Good luck


     
  14. inky

    inky Lead commenter

    Wrong thread, comfy? [​IMG]

     
  15. http://community.tes.co.uk/forums/p/291322/4248457.aspx#4248457

    This is another developing strand which is about who uses what tracking procedures.

    It's point is the confusion we witness everywhere about what to 'do' for the best and the enormous amount of staff time it takes to keep up with (what I consider to be) pointless tracking and recording.
     
  16. I will certainly follow it through.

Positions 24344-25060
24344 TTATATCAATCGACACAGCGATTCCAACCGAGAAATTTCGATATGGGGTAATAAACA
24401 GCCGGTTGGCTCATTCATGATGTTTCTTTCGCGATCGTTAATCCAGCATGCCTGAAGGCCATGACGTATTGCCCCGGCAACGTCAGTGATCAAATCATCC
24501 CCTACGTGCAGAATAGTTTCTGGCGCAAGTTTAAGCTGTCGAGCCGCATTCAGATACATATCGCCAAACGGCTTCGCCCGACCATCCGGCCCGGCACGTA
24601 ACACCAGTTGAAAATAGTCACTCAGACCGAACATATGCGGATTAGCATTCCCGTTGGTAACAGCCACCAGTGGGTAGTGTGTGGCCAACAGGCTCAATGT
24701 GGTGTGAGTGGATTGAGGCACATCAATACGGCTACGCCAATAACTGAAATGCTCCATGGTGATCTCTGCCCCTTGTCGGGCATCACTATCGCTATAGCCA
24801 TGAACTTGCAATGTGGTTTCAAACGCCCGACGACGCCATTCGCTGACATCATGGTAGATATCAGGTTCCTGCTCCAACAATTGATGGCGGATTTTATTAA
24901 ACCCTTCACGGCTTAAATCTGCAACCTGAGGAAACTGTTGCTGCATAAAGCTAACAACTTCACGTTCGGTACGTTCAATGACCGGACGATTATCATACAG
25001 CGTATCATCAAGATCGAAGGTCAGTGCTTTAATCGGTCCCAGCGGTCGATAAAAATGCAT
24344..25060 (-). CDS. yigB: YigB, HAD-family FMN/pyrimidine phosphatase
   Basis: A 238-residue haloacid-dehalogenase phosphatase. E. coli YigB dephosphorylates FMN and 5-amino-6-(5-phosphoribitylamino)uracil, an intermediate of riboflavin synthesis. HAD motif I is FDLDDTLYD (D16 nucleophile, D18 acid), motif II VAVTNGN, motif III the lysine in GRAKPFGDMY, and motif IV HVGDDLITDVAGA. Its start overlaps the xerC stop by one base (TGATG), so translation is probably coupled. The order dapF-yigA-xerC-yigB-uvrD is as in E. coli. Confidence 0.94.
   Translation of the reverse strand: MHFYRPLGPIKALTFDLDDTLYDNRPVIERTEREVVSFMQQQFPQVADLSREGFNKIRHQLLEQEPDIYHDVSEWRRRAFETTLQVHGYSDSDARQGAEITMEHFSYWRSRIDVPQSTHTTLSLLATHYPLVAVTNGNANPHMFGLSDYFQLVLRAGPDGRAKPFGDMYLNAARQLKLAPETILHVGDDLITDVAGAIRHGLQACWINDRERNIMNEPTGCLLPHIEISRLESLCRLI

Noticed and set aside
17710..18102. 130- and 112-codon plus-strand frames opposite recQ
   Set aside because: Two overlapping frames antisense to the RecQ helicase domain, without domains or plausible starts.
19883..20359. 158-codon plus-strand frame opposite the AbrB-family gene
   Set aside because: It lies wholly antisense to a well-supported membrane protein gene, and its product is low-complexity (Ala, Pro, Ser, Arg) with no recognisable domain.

17. Being sent home from school at lunch due to bad weather I thought I would do a little research on EY forum. Having read most of this thread I feel so much better that I am not on my own in my thinking! This is only my second year of teaching and I chose to teach in EY as I thought that I would be able to TEACH the children in creative ways, providing them with lots of first hand experiences. Over the time I have been teaching I have changed my planning and timetable so many times I feel dizzy!! I just don't know what is best anymore! I think a large failing of EYFS is that the people creating it have no experience/recent experience in teaching EY children, they just sit in their offices and think it would be a good idea, without actually thinking about the implications for children and adults in these settings! I also think that trainees are not given appropriate EY training! While I was training I specialised in EY but still had no idea how to plan for EY correctly, how to navigate the FSP, e-profile or EYFS, among other things once I had graduated and I went to a very good training provider!!! Throughlots of research and implementing my own ideas I have finally found a balance that I am happy with! I am now doing three formal teaching sessions a day with play afterwards for children to apply these skills in activities set up around the classroom, with some opportunity for child initiated learning. My school is happy with this and many of the children are writing in there play and showing other taught skills. Standards are already a lot higher than they were last year when we had loads of child intiated time BUT how long will it be before some inspector or another comes and slates what I am doing and telling me it is all wrong?? As a new teacher I see so many flaws in the system but have no experience of the 'old ways' to compare against! Something needs to be done sooner rather than later!!